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Claude Monet, 1840-1926.

Thank you Monsieur Monet, for the light and colours you brought to this world. Thank y’all for flying Equinoxio Time-Space shuttle. A lovely week to all.

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44 thoughts on “A house in Giverny. Fin.

  1. Thank you for the journey into a beautiful wonderland. To awaken to this each day would be a slice of heaven.

    • I’m sure it would. Monet really created his own little paradise. On a very large land to put his pond/lake, bridge, flowers… Now as all things have a downside, the weather in Normandy is very close to the English weather. I do remember endless summers of rain. ๐Ÿ˜ฆ

      • Perhaps that is why the gardens grow so beautifully! We are in a drought here and the flowers are drooping and wild fires are springing up everywhere! We are hoping for rain. Monet lived in a paradise!

      • He did. Sorry to hear about the drought. Wild fires are a mess. Takes years for nature to recover. And then it’s hurricane season. ๐Ÿ˜ฆ
        Lack of balance in the universe. Be good Coeur de Feu.

      • ‘Evening! ๐Ÿ™‚ Yes, thank you, though we are due to a gallery opening (showing a friend’s work) later on, about an hour’s drive north of the city… And my back hates the car. But it’s all right, it’s a good friend.
        Have a nice, hopefully, no-driving evening. ๐Ÿ™‚

  2. Aye aye, Captain; great flight. ๐Ÿ™‚
    Just a little by the by, Brian. My mother was also born in 1926 here in Australia! (A little coincidence.)
    I’d love to visit the museum; you’ve certainly whetted my appetite for a closer look. Having seen the gardens portrayed within so many of Monet’s paintings it would be such a delight to visit and ‘feel’ the energies that have given me such pleasure throughout my life.
    I’ve really enjoyed seeing your home in Normandy. The inside reminds me of my Grandparent’s style of living. Solid, slow and meaningful…

    • You don’t say? 1926 was a great year for mothers then. ๐Ÿ™‚ And yes, there is a “quiet” energy everywhere. (As in the woods of my childhood summers) And yes, again, that house was solid, slow and meaningful. (With a lousy plumbing that I had to fix every year as I re-opened the house after the winter) ๐Ÿ˜‰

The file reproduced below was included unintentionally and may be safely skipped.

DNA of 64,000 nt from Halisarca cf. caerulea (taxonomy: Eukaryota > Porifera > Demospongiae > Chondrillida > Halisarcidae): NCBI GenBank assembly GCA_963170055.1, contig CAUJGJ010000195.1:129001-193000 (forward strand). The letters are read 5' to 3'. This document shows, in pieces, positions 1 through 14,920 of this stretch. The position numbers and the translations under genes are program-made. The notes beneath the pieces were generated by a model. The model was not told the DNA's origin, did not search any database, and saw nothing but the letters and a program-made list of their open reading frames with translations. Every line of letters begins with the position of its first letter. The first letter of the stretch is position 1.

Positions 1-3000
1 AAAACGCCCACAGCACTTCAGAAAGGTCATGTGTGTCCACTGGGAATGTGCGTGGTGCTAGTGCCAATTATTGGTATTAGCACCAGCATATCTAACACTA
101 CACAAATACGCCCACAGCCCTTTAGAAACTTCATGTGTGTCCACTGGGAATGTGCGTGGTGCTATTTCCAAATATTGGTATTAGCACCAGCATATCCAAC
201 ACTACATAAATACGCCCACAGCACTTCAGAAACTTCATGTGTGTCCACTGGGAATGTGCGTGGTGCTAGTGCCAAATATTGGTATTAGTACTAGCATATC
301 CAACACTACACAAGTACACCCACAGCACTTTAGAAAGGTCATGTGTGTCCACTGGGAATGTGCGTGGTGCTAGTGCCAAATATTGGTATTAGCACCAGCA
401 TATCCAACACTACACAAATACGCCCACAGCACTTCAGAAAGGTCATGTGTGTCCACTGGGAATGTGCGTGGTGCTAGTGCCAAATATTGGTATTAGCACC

3. Oh wonderful!Monet seems such a soft hearted fellow in that last photo.I really like the kitchen in your house..the rich woodwork makes it look so warm and welcoming.

    • Yes, Monet looks like a man at peace. And a nice man.
      Our house was 2 centuries old. Hence the beams in the ceiling. And lots of wood. Wood is warm. Love wood. It’s probably the noblest material to work with. ๐Ÿ™‚

  4. Your house was strikingly like the one at Giverny. You weren’t kidding!

    I was surprised by all of the Asian art. He had an interest in it that was surprising but interesting.

    • When Perry broke Japan’s voluntary isolation from the world in the mid 1800’s, no-one had seen Japanese art. So when the woodblocks started circulating, they caused a shock to European artists who were trying to reinvent painting. Though Monet’s style is very different, he was most certainly very interested in Japanese art. ๐Ÿ™‚
      As for the house… there are hundreds, maybe thousands similar ones in a 100 miles radius. Ours was 2 centuries old. Two-feet wide stone walls. It should stand there another couple centuries. ๐Ÿ™‚

  5. I went there one October. It was breathtaking. Wish now I’d taken the time to have gone in April when I was in Paris. Great seeing you pop up in my reader! Love the pics of your old house.

      • It went pretty well. They said her heart is tiny and that meant they couldn’t do the full treatment so less successful than the average patient. But she’s home and very happy today. Thanks always for asking.

  6. ‘I strongly believe artists do not chose the topics they sketch, paint or the stories they write.’
    Giverny… I (nust) go there every year or two, at different times of year. And enjoy talking shop with the gardeners.

    • Every year or two? How lovely. I can imagine what it’s like in November. (We used to close the house around that time for the winter). I can understand going back and back. ๐Ÿ™‚
      Now about the topics, it’s perfectly normal, so the voices in my head tell me. ๐Ÿ˜‰

    • Haha! Happens to me all the time. ๐Ÿ™‚ One Nust Mot type so fast. ๐Ÿ™‚
      Hope you recovered from the May 1st antics. (I will get to your post soon) Do you live near Bastille or Rรฉpublique?

  7. Love it.
    ” Paul McCartney once said that he just picked up a song in the air, brought it down to the piano, recorded it, and Voilร .” I would agree on this although I have never written a ‘Hey Jude.’
    I don’t understand the irony about the beach. Is it cold?

  8. beautiful images Brian, I was just at the John and Mabel Ringling museum of art yesterday, a lot of Italian Renaissance works and a rose garden with so many different names I lost count. Who knew there were that many varieties of roses, but of course I found the Peace rose…..in all of it, I think they find me perhaps ๐Ÿ™‚ another fine jaunt across time and space Captain โค

  9. Inspiration often seems to have its own consciousness, that’s for sure. Something I’ve personally experienced. Your posts about Giverny remind me that I really must visit. I just need to choose a less busy time than summer. I took an art history class years ago, and learned about the artists of this era. There was a lot of friendship more than anything. Each Impressionist had a unique style, so much so that they are instantly recognizable from each other. Degas, Renoir, Monet. No need for envy, really.

    • Art History? How fortunate, Julie. And yes, they are very recognizable. With a few exceptions sometimes. And, yes, the world would be a much better place were it not for envy. A bientรดt.